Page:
The Rain Must Fall

By Seema

Author's note: Thanks to Gail and Jerie for their comments.


He leans in for the kiss. A gentle pressure, petal soft skin against skin. Her eyes are closed, her body arching towards him. The sounds on the street outside, the spices and flavors of Ciudad del Este, all seem so far away at this very moment. His hands on her face, her fingers on his chest; he thinks this first touch as something more than friends will be forever burned on his skin. His leg over her hips, drawing her close, as she wraps her arms around him. He is only aware of her breathing, his breathing, the way they move together fluidly and instinctively. He slips a hand beneath her tank top, pushing up the material to cup one breast. And as he kisses her again, between breaths, he whispers her name over and over again.


Harm woke with a jerk.

The rain danced against the window panes in a light gentle rhythm.

He was back in Washington D.C.

In his bed.


He shifted his position in bed, trying to untangle the sheets from around his legs. His skin was hot, sweaty. He turned to look at his alarm clock; 1:45 in the morning. Ten hours since he'd come in from the airport, and more than twenty-four since they'd left Ciudad del Este. In the cab, from the hotel to Alejo Garcia Airport, they hadn't spoken. Mac had kept her attention on the scenery passing by. At one point, he had considered reaching for her hand but the way she'd turned away from him caused him to think again.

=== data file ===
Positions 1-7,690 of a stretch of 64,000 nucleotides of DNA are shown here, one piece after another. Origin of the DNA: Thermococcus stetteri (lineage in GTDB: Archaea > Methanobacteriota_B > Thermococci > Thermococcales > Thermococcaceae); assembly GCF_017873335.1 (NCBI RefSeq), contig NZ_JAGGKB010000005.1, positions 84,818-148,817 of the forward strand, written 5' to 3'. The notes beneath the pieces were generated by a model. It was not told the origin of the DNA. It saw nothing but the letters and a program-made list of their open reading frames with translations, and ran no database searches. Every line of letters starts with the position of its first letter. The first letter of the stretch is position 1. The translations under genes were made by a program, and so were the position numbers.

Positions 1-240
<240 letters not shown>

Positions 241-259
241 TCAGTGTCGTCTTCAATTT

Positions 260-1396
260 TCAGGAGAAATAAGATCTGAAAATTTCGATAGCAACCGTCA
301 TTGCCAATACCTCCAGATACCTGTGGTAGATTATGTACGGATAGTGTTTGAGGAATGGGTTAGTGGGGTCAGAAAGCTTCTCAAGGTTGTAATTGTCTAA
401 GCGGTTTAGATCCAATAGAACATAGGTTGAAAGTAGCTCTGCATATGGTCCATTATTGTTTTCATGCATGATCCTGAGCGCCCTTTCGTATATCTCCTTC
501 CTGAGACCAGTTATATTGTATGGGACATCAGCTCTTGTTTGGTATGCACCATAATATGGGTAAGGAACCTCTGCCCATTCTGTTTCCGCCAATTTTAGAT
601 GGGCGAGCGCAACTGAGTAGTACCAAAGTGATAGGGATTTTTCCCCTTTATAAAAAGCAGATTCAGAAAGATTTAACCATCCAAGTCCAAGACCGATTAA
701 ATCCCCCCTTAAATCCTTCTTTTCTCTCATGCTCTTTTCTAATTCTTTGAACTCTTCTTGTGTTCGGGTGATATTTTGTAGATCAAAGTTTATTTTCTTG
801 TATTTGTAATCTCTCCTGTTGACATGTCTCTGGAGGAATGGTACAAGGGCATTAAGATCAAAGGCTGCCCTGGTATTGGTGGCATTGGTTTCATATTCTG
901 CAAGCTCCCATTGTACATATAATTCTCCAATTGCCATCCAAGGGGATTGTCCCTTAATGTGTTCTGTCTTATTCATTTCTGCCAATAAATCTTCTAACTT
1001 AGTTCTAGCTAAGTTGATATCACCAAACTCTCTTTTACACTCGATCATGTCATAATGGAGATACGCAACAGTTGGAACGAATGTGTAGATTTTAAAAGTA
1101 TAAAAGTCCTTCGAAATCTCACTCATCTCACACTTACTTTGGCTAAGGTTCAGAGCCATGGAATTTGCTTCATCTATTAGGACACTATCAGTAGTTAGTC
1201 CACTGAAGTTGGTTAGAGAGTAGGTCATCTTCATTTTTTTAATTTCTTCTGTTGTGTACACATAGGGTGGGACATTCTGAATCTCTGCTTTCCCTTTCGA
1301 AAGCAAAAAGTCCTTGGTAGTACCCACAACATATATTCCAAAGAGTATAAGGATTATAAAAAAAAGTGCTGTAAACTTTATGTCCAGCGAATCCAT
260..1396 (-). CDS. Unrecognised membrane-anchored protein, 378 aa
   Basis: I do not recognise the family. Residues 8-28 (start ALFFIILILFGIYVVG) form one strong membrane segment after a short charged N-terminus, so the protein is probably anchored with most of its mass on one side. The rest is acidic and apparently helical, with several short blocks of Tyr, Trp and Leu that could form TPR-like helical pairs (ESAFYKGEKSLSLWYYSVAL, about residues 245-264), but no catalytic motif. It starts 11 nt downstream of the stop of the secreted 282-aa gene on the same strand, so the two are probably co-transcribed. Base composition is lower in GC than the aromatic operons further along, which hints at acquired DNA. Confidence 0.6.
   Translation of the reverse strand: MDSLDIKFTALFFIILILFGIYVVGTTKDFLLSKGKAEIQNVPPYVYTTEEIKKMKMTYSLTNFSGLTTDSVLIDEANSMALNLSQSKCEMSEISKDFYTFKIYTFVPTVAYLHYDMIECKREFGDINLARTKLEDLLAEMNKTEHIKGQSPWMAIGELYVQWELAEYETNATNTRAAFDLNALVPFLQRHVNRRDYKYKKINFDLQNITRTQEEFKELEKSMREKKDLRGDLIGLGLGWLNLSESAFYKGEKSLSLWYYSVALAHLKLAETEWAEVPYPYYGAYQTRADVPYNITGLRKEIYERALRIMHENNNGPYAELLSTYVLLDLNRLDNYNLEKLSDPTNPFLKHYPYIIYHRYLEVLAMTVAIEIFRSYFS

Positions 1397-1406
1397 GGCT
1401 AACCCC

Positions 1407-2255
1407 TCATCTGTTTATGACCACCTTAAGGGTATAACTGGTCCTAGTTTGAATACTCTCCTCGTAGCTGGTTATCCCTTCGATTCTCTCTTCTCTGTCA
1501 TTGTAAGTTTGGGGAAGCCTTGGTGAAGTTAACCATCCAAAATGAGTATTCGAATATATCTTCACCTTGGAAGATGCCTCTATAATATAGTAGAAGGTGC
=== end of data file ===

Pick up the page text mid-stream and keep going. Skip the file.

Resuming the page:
They hadn't spoken much on the forty minute flight to Asuncion. Mac seemed engrossed in American Airlines' flight magazine, finding more of interest in Debra Messing's New York than in the man who had given up everything to come find her. Harm drank coffee. Two cups, a lot for the short trip, but his mouth felt dry, and he needed an excuse to account for his trembling hands. From Asuncion to Sao Paolo, Mac had worked the crossword puzzle and he leaned his head against the window, watching the clouds below blur. They'd stopped for a snack in the Sao Paolo airport; Mac ordered something with a lot of eggs and meat, he chose yogurt. After the first spoon, he'd pushed the dish away. There was nothing wrong with Mac's appetite though; she'd cleaned her plate thoroughly. The final leg of their trip back to Dulles, Mac had slept while he had watched movie after movie on the little television monitor embedded in the back of the seat in front of him. All romantic fluff comedies: boy meets girl, boy falls in love with girl, boy loses girl, boy gets girl back.

At Dulles, Mac had collected her baggage, declined his offer to see her home, and fluttered her fingers at him. Very casual, very light. "You are planning to see the Admiral tomorrow, aren't you?" When he'd nodded, she'd continued on. "I'll see you tomorrow then," she had said. "Good night, Harm." He'd stood there, watched her hail a cab, and then, he'd gotten into his own, feeling suddenly very tired, very drained.

Despite all of the activity of the past few days, he was unbelievably alert, energized. He sat up, swinging his legs over the side of the bed. Walking out into the living room, he aimed straight for the window. The street below was empty and rain had started to pool in the potholes left by winter's frost heaves; he knew it would be months, if not years, before road maintenance came around to fill these. Pressing his head against the cool pane of glass, he watched the water slap at the pavement.

"We will never work out. Because we both want to be on top and emotionally and physically, that's impossible."